The Denver Post
By Gary Miller
GEM Strategy Management, Inc. | Posted: 06/21/2015 AM MST
Bill had been thinking about selling his company for a couple of years. He and his wife, Carol, wanted to spend more time with their grandchildren and travel together to make up for all those years when they couldn’t.
One day Bill received a call from George, a friend and business competitor, who wanted to discuss a deal.
George’s timing was perfect. Bill had built a distribution company generating $25 million of annual revenues and $4.8 million of earnings before interest, taxes, depreciation and amortization, or EBITDA.
It was a solid company with strong management, consistent growth and earnings and opportunities for expansion into new territories. Bill expected a high purchase price.
He had decided that he didn’t need professional advisers with strong transaction experience. He believed that his regular accounting firm and corporate law firm could handle any deal he negotiated. He had previously made one small acquisition on his own and felt he was perfectly capable of selling his own firm.
After several discussions, Bill and George finally came to an agreement. George had his deal team present Bill with a term sheet specifying several items yet to be negotiated. As Bill found out, the problem with negotiating the deal yourself is the same problem a lawyer has in representing himself: He has a fool for a client.
About 75 percent of business owners who go it alone emerge at the end of their sale like Bill, regretting the deals they made.
There are risks that a business owner negotiating his own deal can bring to the table. Industrial psychologists define them as cognitive biases and they can be mitigated by using professional advisers who maintain their objectivity through the transaction process.
Here are five major biases that can ensnare owners when they negotiate their own deals:
Framing bias: This is context in which the buyer’s presentation to the seller significantly impacts his or her impression of a deal. The deal is framed so positively that the seller’s impression is “this deal could really work.” It can make the seller more relaxed and risk-tolerant.
If the price looks good, the remaining items in the term sheet look like they’re easy to be worked out. Take care to react to the quality of the complete deal — not the quality of the presentation.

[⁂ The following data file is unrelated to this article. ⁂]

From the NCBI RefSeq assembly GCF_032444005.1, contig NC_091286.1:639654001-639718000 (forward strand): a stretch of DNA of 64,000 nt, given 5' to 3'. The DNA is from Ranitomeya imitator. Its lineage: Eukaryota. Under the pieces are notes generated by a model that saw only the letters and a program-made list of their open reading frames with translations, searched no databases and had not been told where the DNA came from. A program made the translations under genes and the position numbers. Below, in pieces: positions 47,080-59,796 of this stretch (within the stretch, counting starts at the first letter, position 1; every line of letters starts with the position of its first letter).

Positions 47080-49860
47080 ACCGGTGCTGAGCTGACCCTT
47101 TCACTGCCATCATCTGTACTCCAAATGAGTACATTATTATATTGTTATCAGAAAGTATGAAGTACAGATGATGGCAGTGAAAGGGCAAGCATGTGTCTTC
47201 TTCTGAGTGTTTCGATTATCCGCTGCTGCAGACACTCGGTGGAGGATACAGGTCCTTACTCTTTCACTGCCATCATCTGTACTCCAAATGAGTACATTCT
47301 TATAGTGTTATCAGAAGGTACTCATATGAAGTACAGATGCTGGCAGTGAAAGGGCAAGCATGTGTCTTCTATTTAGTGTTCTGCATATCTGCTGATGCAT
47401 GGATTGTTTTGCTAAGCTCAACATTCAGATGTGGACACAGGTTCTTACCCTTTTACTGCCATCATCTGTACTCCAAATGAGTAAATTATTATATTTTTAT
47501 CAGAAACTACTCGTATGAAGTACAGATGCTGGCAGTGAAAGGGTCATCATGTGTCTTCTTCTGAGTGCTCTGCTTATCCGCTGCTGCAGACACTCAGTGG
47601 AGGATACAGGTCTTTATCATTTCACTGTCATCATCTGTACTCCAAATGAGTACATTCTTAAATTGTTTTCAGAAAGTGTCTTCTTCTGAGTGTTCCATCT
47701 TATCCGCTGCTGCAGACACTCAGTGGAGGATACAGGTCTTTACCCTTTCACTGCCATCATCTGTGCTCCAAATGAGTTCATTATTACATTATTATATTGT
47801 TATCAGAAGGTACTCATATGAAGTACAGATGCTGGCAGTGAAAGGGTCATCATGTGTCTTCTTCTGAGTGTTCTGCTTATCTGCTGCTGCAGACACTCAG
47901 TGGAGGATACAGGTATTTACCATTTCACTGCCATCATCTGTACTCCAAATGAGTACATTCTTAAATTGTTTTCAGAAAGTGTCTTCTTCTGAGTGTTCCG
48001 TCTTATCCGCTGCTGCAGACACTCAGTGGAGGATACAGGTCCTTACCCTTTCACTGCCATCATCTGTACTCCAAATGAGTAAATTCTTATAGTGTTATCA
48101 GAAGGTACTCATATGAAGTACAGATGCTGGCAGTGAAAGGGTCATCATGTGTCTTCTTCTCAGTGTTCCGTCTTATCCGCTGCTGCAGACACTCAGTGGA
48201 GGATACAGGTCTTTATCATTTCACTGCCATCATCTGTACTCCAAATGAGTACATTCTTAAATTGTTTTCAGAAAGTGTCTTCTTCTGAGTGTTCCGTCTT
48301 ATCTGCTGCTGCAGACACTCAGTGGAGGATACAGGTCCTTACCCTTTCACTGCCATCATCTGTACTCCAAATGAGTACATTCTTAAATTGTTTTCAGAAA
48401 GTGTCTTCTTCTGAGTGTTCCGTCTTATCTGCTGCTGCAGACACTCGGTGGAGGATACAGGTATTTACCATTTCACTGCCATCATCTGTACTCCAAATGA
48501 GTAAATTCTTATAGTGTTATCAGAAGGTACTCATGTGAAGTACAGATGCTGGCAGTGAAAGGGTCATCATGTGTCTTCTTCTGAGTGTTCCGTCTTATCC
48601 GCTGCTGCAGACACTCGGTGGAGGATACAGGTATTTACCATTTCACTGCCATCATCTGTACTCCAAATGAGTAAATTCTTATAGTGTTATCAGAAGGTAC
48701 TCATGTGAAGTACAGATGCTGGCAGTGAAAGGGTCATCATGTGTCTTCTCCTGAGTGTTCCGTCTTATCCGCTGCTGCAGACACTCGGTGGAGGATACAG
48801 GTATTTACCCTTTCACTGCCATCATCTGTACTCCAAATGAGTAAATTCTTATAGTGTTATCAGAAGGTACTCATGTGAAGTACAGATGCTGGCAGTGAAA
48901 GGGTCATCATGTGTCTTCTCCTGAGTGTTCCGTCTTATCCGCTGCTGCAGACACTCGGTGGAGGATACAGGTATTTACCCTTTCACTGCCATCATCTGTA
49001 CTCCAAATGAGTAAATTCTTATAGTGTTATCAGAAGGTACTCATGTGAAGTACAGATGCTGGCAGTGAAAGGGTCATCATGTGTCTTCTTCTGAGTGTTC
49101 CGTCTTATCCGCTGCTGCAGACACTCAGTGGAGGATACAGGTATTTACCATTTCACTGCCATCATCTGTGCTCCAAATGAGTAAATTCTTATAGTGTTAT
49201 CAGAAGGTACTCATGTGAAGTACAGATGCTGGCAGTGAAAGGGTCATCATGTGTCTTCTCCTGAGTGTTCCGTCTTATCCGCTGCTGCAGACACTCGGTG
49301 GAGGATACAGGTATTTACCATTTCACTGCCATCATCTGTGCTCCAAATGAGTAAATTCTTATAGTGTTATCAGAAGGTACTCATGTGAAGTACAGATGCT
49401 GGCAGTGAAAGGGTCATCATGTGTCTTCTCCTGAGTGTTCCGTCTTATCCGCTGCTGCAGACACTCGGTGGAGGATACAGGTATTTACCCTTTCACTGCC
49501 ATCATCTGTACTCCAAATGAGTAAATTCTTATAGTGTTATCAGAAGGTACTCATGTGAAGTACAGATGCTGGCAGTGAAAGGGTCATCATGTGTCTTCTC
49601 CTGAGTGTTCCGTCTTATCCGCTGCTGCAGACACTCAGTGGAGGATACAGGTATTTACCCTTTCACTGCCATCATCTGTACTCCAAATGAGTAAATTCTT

Anchoring bias: This is the tendency to rely on the first piece of information in the term sheet. Most people tend to use an initial piece of data as the strongest reference point, or the “anchor,” for the entire term sheet. It can be particularly impactful when negotiating valuations of your company. For example if you are told by an investment banker, accountant, or a valuation company that your firm is worth 6.5 to 7.5 times EBITDA, you likely will remain pegged to those numbers. If you fixate on the price, you might rationalize away the rest of the deal’s points.
Confirmation bias: This is the tendency to favor information that reinforces or confirms a person’s existing beliefs. It can become particularly problematic for buyers during the due-diligence process. The bias to purchase can cause the buyer to selectively remember information that supports the desire to close the deal. If the opportunity seems strong, the buyer will seek out evidence to support its strength. Professional advisers can help by conducting objective and complete due diligence.
Cognitive dissonance bias: This occurs when your initial hypothesis is challenged, perhaps by conflicting sets of information. In the deal process, the bias most often appears when a disappointing realization develops — such as discovering a risky skeleton in the closet of an otherwise seemingly perfect company. You can either satisfy the dissonance by believing that the risk is not that great, or by backing out of the investment. If you choose to stay in the deal, make certain you understand the full impact of the skeleton.
Groupthink bias: This is the tendency for an individual to adopt the mindset of a larger group. The pressures of conformity and the desire to fit in often drive those with minority opposing opinions questioning the deal to silence their doubts. Fix it by conducting thorough due diligence and reporting the findings to senior managers. Give them the chance to express any concerns, doubts or reservations about the deal.
Gary Miller is founder and CEO of GEM Strategy Management, Inc., an M&A management consulting firm advising middle-market privately held companies. Gary advises companies how to prepare to sell their companies, raise capital, exit planning, M&A integration and acquiring companies. He can be reached at 970.390.4441 or email@example.com.